To lose overall belly fat, however, an overall body fat loss perspective is the best approach. It really comes down to, at the end of the day, calories burned verses calories consumed. In order to lose weight, you can review the chart above that may help you discern how many calories you need to burn and consume to lose weight. There are slight variations in each individual’s metabolism, however, so experiment with your diet and fitness routine to find your personal weight loss formula.

A best case physical activity scenario for you would be to include 30-60 minutes of daily cardiovascular exercise, both indoors and outdoors on most days of the week with the addition of full body strength training workouts 3 days a week to increase muscle mass, which then will increase your resting metabolism to aid in your overall fat loss goals. Also, you may want to vary your cardiovascular exercise intensity and include one day of intervals, and one longer cardio workout day. Finally, add some stretching to your routine to promote muscle flexibility and you’ll have a great well-rounded fitness program for life!

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About Author

Alice Burron

Alice is determined to motivate kids and adults to get fit and healthy. An M.S. graduate from the University of Wyoming in Physical Education with an emphasis in Exercise Physiology, Alice has more than 15 years of experience as a Personal Trainer. See my profile page for more information!

3 Comments

    • ShapeFit

      Hi Jo – Running will definitely burn more calories in the same amount of time (unless you’re doing high intensity spinning). If you have issues with your joints (knees, ankles) then it’s probably smart to choose the bike over running since it’s lower impact. You can still burn a lot of fat and calories riding the bike, but it will just take you longer to do it.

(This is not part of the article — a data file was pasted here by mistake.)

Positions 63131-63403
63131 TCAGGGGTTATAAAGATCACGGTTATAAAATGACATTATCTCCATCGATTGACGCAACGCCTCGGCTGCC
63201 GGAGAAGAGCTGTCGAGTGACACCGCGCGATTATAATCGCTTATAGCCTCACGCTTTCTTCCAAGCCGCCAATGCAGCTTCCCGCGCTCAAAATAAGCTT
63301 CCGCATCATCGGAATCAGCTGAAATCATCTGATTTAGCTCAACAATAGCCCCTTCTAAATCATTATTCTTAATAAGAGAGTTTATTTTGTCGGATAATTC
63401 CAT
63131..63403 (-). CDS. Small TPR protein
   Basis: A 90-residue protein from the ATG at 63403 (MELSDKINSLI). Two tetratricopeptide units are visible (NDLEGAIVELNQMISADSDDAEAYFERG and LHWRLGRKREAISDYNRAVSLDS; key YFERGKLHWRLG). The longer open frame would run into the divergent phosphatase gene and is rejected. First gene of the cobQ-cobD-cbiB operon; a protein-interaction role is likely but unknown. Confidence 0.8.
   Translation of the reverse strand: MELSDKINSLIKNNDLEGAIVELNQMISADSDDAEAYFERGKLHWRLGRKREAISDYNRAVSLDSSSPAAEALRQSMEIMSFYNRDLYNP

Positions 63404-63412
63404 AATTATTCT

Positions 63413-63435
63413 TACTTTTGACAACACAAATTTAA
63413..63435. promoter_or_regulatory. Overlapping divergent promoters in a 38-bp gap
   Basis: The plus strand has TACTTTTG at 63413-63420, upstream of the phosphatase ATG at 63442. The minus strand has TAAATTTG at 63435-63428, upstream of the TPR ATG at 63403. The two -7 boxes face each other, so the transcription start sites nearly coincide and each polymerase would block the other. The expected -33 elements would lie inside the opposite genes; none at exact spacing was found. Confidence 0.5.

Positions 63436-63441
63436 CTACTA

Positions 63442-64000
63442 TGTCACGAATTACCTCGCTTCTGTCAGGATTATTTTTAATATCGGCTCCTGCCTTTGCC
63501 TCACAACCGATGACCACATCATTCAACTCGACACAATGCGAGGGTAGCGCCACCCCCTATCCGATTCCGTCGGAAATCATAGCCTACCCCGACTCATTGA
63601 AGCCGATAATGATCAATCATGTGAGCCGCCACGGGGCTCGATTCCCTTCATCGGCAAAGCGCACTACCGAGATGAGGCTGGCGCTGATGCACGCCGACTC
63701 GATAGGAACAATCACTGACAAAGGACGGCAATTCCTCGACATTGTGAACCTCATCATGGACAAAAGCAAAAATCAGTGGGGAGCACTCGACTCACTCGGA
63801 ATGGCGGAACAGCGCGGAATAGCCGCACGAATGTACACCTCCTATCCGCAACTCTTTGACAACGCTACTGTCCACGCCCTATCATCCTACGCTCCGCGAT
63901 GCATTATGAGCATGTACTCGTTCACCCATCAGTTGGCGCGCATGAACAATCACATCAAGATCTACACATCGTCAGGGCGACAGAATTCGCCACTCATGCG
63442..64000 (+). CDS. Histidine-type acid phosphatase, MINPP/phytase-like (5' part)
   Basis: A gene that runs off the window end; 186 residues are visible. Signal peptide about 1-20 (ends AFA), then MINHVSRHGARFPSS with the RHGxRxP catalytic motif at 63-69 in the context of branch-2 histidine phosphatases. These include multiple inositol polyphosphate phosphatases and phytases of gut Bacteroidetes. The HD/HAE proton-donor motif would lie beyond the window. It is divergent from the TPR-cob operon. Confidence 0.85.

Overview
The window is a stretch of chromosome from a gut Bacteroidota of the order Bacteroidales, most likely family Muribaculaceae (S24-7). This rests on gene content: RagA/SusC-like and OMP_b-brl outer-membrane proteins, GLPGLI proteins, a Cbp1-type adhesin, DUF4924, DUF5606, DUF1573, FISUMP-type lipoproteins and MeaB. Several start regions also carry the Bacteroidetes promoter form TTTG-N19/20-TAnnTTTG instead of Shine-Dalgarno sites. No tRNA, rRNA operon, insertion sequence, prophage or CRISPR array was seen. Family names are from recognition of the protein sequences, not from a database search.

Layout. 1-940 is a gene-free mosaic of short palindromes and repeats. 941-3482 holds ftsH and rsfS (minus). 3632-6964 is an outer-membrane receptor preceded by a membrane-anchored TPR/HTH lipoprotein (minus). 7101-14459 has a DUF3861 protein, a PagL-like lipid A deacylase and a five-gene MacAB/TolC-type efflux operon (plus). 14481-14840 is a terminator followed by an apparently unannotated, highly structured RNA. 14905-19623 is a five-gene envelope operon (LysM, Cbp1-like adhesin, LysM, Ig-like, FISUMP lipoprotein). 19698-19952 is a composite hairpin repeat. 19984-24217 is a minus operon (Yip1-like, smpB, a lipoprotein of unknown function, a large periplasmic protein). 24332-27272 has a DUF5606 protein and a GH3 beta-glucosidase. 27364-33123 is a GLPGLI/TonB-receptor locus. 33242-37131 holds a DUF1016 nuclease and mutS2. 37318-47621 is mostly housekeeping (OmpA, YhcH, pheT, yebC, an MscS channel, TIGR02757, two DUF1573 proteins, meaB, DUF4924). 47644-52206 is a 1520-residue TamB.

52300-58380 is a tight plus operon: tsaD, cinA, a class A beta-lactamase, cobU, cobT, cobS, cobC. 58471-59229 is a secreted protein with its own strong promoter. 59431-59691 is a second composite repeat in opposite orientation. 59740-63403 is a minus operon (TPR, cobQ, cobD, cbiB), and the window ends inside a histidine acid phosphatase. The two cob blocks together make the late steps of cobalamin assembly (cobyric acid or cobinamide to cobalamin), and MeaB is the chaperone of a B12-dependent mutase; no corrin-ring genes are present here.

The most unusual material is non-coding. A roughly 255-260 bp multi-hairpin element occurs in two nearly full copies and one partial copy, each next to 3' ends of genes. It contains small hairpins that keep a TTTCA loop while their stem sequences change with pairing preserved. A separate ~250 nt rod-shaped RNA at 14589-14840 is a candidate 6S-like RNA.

1. Avatar

    In my opinion, biking is a better exercise than running and I will explain why. Whether you bike on a stationary bike or an actual bike for the streets, it’s better than running. Biking is a great cardio workout that gets tougher depending on where you bike and how fast. It’s a low impact exercise so the majority of people can do it on a regular basis. Another biking benefit is that you do not need to wear proper athletic attire when biking but proper attire will help. You can bike in long jeans with sandals and a t-shirt and get a great workout. Running is a great form of cardio exercise, but it’s very hard on your body so there is a greater risk of injury. Some people are unable to run due to knee and joint issues. It’s hard to maintain a running schedule since it’s very hard on your body and you need to rest and recover more. However, it does burn more calories in a shorter amount of time than biking. You must wear the proper running attire with quality shoes at all times to avoid risk of injury.